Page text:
China: Shandong evictee sets fire to self
|Publisher||Radio Free Asia|
|Publication Date||25 January 2013|
|Cite as||Radio Free Asia, China: Shandong evictee sets fire to self, 25 January 2013, available at: http://www.refworld.org/docid/511ce44fc.html [accessed 1 November 2014]|
|Disclaimer||This is not a UNHCR publication. UNHCR is not responsible for, nor does it necessarily endorse, its content. Any views expressed are solely those of the author or publisher and do not necessarily reflect those of UNHCR, the United Nations or its Member States.|
His brother says Chinese authorities took him from the hospital fearing that he would speak to the media.
A resident reacts after failing to protect her home from a demolition crew in Guangdong province, March 21, 2012. AFP
A man protesting forced eviction from his home in the eastern Chinese province of Shandong set himself on fire on Friday in front of government advisors during a parliamentary meeting, his relatives said.
Tan Shuguang, an evictee from Wenshang county, poured gasoline over himself and set fire to it outside the Shandong Towers building in Jining city, as delegates to the local Chinese People's Political Consultative Conference (CPPCC) were emerging from the opening session, his brother said.
The flames were doused quickly and he was taken to a hospital in Jining but latest reports said that he had been taken away from the hospital by local ruling Chinese Communist Party officials.
Tan Hongguang said his brother had called their father at around 10:40 a.m. to say he was about to light the gasoline.
"He told our father that none of the delegates cared about our problems, and that they were just dodging and avoiding him," he said.
"The police and the security guards extinguished the flames quite quickly."
Tan said his brother had once previously tried to commit suicide.
"The doctors said his legs were very badly burned, but they didn't say anything about other injuries," he added.
Tan Shuguang was taken to the Jilu Hospital in Jining by officials from his home county of Wenshang.
However, his relatives said his whereabouts were unknown on Friday afternoon.
"He was admitted at about noon and was discharged at 1:30 p.m.," an employee who answered the phone at the hospital said. "According to our records, he is no longer here, but I don't know who took him away."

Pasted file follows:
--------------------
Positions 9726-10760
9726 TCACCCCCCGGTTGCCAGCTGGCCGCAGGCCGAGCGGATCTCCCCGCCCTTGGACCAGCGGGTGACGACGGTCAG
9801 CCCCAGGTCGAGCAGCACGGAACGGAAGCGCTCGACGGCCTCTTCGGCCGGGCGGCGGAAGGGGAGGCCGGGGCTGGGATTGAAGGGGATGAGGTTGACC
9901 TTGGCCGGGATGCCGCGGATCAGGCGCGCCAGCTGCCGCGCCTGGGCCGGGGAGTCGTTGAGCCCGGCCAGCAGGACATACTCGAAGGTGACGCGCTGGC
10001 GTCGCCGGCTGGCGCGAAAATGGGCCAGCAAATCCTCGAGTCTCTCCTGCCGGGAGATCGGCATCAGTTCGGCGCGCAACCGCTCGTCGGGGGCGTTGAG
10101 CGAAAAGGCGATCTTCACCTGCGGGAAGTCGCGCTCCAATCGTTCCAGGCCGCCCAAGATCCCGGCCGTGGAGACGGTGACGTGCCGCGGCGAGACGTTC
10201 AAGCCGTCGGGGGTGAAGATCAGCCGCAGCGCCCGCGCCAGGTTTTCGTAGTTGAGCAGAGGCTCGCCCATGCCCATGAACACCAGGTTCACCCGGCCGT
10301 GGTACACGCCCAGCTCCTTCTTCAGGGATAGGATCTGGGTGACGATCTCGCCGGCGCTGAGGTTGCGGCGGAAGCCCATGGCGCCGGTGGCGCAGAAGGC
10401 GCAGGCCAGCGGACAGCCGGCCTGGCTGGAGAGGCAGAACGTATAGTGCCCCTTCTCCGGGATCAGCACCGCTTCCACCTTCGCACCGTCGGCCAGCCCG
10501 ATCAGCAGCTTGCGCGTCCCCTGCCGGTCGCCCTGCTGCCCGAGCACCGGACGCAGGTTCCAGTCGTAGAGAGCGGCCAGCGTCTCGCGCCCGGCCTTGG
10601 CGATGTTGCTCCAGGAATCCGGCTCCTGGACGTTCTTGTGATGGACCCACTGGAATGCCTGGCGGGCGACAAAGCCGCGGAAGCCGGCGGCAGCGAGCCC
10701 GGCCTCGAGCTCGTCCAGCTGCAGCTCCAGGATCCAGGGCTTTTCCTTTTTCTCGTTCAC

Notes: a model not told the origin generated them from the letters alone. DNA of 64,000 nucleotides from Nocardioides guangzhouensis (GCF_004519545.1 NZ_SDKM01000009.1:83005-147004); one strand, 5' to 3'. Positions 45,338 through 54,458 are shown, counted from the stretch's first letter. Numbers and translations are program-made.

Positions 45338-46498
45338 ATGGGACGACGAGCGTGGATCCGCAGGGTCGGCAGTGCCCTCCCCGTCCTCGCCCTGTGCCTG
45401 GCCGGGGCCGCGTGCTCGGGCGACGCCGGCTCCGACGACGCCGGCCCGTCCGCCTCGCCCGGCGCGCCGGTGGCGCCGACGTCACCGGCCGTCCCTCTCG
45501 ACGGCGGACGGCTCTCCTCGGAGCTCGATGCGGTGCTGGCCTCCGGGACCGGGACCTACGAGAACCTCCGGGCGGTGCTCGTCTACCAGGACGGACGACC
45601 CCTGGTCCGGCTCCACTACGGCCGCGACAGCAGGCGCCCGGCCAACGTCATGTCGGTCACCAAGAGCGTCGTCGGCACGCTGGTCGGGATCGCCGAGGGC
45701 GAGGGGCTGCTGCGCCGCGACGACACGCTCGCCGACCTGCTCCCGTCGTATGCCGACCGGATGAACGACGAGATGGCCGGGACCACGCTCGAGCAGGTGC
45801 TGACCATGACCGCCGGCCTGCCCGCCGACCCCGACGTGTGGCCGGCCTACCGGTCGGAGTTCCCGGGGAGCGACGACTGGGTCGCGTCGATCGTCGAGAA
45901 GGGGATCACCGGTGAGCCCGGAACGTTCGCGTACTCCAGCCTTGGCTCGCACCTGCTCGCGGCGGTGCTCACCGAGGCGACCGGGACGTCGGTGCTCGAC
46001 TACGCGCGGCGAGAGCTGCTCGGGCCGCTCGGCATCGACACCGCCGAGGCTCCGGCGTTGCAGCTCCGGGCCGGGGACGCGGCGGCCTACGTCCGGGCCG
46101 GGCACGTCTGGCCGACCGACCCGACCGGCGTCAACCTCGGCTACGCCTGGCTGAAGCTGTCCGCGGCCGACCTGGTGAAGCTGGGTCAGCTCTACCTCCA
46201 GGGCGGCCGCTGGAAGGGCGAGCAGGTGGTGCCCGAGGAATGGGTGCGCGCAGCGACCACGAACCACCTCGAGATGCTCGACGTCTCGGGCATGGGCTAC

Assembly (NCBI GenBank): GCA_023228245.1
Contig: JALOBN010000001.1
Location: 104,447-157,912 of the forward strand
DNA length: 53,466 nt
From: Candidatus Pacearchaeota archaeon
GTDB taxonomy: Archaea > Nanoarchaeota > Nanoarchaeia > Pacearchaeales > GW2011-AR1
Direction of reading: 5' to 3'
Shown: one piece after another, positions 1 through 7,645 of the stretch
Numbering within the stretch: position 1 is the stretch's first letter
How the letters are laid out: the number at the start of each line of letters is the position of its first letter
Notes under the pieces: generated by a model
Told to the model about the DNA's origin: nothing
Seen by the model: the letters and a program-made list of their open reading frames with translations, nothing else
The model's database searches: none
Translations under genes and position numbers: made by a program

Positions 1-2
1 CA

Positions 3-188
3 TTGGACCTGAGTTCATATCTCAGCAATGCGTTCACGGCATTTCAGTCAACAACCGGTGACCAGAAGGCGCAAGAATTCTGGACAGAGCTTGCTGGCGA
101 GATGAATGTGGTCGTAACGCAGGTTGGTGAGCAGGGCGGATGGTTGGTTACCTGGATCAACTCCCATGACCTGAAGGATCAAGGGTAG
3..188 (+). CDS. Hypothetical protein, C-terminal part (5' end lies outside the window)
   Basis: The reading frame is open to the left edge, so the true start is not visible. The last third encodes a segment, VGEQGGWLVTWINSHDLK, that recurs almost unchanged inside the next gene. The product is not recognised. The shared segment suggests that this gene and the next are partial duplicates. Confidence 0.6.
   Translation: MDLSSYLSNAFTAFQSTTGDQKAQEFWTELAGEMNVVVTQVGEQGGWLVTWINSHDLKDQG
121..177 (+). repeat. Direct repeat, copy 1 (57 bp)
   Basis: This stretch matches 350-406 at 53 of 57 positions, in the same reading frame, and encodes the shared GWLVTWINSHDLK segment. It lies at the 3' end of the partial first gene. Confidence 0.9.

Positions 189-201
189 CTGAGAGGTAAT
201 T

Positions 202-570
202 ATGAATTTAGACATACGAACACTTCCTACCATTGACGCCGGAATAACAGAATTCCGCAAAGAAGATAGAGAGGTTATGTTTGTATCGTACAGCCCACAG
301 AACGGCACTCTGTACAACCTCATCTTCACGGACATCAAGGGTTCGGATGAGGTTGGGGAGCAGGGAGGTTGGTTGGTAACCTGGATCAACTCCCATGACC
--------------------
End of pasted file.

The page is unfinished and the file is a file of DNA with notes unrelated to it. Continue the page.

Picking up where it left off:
The employee said Tan Shuguang's condition was unlikely to have been critical, or "he would definitely not have been allowed to leave."
Taken by officials
According to Tan Hongguang, his brother had already been taken away from the hospital by officials from the family's hometown by the time the family arrived at the hospital.
"Maybe they were afraid he would give interviews to the media," he said. "We are in [the provincial capital] Jinan looking for him right now, but we can't find him."
"We called the [ruling Chinese Communist] Party secretary of our township, and he wouldn't admit it at first, but then he did admit [they had him] and told us to come and meet them, but we didn't want to do that," Tan Hongguang said.
"The moment we meet up with them, they will detain us illegally, because they're afraid we'll speak to the foreign media," he added.
An official who answered that phone at the Wenshang county government offices on Friday confirmed the self-immolation had taken place.
"We know about this incident," the official said. "But we don't know where he has been taken to."
But he added: "Our leaders know where he is. This is just the office, so we don't know the details."
Asked if the local government was astir over Tan's protest, he replied: "Yes, that's right."
Years of petitioning
Tan began petitioning the authorities for compensation after his family home was forcibly demolished three years ago. He tried to commit suicide by poisoning himself in Beijing last June after a trip to petition the central government proved unsuccessful, his relatives said.
Shortly afterwards, his father, Tan Jikui, was sent to labor camp, but sent home again after being diagnosed with cancer.
Tan Hongguang said the family was simply asking for the amount of compensation stipulated in the regulations on forced eviction.
"We just want compensation for the 60-some square meters (646 square feet) of our home, and the land it was built on," he said. "They also fired me from my job at a state-run coal mine, and I want it back. These are our three demands."
"Our township Party secretary said he wouldn't do anything because our case hadn't led to loss of life," he said. "My brother really took this to heart."
Violent forced evictions, often resulting in deaths and injuries, are continuing to rise in China, as cash-strapped local governments team up with development companies to grab property in a bid to boost revenue, according to a recent report by rights group Amnesty International.
Amnesty International collected reports of 41 cases of self-immolation from 2009 to 2011 alone due to forced evictions. That compares to fewer than 10 cases reported in the entire previous decade.
Nearly half of all rural residents have had land forcibly taken from them, with the number of cases on the rise, according to a 2011 study by the Landesa Rural Development Institute.
Reported by Fang Yuan for RFA's Mandarin service. Translated and written in English by Luisetta Mudie.